Ostracized from the bee community, Wenner turned his focus to other things that sparked his interest. "I just basically generated a whole new career,” said Wenner to the LA Times. “And I would say I succeeded." Among other areas, Wenner focused on CCS while on hiatus from bee research. The Zoologist taught between one and nine classes in the College every year from 1974 until 1989 except for one year. Many of the CCS courses Wenner taught were aquatic biology related, remembered Frank Bauman, a CCS staff member and alumnus who took a number of Wenner’s classes which were often lab classes that usually met in a lab room or out in the field. “For example, we went to the UCSB bluffs [where campus housing now is located] to look at the marine life.”
In 1989 Wenner was appointed the College’s third Provost. Critical thinking is part of the CCS experiential learning model and Wenner brought it to CCS students who enthused curiosity and passion. Wenner mentored generations of undergraduate and graduate students and received numerous awards. During his tenure as Provost, Wenner established Computer Science as the College’s eighth major (now called ‘Computing), remembers Bill Ashby, CCS Provost Emeritus who was the Associate Provost under Wenner from 1990-1993. “In addition, Adrian put in place a lecture series that focused on the intersection of science/humanities that brought some eminent people to CCS,” said Ashby. “In a sense, this was a precursor to the current Transdisciplinary Workshop Series.” Wenner was at the helm of CCS until he retired from UCSB in 1993.
Upon his retirement, Wenner re-focused his efforts on small flying insects. He received a contract with the Nature Conservancy and the National Park Service to eradicate non-native Europeans bees on Santa Cruz Island. “First we had to locate all the colonies on the 96 square-mile island,” Wenner said to CCS. “With volunteers, including CCS students, it only took us two years to locate the 270 colonies.” Two years after that, the non-native honeybees were eradicated from the island. “No one had ever removed all the bees from an ecosystem before,” said Wenner proudly. “The reason I was doing it was the honey bees were pollinating all the different European weeds that had been introduced by the farmer and ranchers. By getting rid of the honeybees, those plants stopped getting pollinated. It is a whole different world out there.”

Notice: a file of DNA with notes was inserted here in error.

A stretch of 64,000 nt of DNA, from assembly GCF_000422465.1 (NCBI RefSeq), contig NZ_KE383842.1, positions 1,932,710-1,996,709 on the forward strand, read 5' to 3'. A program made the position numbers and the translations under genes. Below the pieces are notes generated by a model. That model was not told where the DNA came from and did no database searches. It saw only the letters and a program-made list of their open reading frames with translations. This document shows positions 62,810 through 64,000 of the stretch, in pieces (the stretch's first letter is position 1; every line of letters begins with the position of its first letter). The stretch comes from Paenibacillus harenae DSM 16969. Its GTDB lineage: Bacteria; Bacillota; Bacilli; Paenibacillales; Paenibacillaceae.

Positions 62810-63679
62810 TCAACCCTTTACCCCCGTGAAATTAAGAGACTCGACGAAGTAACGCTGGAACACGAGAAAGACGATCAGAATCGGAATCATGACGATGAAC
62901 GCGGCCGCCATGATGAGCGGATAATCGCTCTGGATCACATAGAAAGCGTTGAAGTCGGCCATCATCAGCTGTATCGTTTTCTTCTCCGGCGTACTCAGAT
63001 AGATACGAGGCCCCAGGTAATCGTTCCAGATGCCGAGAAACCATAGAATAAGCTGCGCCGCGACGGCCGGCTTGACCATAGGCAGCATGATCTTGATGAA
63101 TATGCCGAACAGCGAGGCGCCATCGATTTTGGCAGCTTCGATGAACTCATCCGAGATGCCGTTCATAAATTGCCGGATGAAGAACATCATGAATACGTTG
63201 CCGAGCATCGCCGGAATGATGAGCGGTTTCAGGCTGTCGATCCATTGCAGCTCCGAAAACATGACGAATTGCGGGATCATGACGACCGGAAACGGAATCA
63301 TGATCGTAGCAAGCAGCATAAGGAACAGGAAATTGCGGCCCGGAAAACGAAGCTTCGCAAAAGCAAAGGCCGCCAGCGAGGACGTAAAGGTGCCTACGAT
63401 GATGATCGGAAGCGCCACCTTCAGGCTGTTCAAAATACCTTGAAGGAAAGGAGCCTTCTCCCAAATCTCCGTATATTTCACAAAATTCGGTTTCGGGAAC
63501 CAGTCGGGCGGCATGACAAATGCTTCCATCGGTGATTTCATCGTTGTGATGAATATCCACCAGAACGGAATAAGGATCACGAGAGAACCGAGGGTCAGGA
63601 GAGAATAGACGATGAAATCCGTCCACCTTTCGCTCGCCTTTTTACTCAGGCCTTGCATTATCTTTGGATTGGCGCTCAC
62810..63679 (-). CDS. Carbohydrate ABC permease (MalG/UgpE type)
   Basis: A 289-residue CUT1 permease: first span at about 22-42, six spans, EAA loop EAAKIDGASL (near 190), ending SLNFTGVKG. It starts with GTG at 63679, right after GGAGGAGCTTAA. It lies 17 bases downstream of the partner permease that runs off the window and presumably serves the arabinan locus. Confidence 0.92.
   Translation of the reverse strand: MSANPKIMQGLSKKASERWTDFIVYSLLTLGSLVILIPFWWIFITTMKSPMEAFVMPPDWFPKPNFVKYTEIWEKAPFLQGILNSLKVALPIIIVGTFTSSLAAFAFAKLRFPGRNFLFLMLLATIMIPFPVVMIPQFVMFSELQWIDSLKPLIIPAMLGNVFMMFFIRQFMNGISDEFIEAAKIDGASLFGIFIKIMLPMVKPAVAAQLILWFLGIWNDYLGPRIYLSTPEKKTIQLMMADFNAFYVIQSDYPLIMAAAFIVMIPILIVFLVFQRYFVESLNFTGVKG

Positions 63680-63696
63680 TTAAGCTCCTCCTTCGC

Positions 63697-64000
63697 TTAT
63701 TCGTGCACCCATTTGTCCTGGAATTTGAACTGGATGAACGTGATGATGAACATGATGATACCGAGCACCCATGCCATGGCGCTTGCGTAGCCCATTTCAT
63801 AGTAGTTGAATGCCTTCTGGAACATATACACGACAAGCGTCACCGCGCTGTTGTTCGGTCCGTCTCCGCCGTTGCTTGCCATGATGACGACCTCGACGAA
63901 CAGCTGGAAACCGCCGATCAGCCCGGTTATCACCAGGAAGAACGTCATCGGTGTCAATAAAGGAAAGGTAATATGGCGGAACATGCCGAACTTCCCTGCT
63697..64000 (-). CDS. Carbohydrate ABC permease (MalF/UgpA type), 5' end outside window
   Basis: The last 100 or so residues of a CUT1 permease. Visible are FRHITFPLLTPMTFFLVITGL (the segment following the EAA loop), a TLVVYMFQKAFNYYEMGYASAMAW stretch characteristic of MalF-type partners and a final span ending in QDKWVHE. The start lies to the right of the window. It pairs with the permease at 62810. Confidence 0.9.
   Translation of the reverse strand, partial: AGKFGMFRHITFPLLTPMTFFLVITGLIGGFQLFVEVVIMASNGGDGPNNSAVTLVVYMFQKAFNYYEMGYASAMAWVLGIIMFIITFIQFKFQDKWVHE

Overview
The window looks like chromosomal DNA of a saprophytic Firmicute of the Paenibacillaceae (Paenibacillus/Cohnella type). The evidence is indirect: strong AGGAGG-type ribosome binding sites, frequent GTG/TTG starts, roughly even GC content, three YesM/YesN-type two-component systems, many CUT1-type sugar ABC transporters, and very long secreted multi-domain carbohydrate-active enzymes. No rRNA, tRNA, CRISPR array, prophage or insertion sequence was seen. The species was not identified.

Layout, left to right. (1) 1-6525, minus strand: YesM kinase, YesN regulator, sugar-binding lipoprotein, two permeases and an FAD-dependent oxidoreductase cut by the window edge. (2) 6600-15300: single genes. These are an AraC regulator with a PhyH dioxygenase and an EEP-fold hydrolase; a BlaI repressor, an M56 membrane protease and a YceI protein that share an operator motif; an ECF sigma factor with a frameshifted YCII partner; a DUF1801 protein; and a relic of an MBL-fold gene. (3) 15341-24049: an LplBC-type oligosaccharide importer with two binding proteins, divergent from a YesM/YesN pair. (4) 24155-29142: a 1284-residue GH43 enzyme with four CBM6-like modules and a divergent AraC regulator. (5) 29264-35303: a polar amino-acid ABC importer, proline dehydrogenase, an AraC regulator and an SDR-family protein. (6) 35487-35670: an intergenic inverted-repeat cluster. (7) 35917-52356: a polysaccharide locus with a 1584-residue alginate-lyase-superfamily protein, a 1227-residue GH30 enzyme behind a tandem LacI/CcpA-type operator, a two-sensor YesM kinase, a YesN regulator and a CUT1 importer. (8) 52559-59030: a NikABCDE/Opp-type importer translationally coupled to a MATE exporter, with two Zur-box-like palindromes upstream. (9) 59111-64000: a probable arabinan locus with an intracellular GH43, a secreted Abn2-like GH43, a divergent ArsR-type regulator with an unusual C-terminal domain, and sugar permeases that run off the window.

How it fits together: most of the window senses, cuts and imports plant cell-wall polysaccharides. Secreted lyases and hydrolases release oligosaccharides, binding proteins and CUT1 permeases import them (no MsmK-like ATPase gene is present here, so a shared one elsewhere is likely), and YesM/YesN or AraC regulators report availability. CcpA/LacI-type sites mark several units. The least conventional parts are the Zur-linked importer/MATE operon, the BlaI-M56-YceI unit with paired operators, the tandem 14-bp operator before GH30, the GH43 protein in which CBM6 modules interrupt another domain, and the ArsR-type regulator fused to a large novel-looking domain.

Wenner produced numerous publications, including the book “Anatomy of a Controversy: The Question of a “Language” Among Bees,” a 399-page insider’s analysis of the dance-language dispute written by Wenner and his frequent collaborator, Patrick H. Wells, published in 1990 by Columbia University Press. This book documented the fact that resistance to Wenner’s research rested not as much on evidence as on the training and attitude of scientists. Don Lubach, the Associate Dean of Students and a Lecturer in the Gevirtz Graduate School of Education, used Wenner’s book and experience to illustrate this distinction in speaking withUCSB Promise Scholars in October, 2016.
His legacy lives on in the Adrian Wenner Historic Insect Collection located at the Cheadle Center for Biodiversity and Ecological Restoration (CCBER) at UCSB. Originally used as a teaching collection by Wenner for his general Entomology course taught from 1961 to 1993, this collection's diversity (9,000 insects in 21 orders and 246 families) is a valuable historical record of insects in endangered coastal California habitats. Additions to this collection continue by UCSB students who engage in the collection through the Natural History Collections Course, according to CCBER.
Now 90 years old, Wenner still advises a research group. “I have a whole research crew at UCSB,” he said. “We meet once a week. They are doing all of the same stuff I was doing and they conduct research all over the world. Advising them has been a wonderful experience.”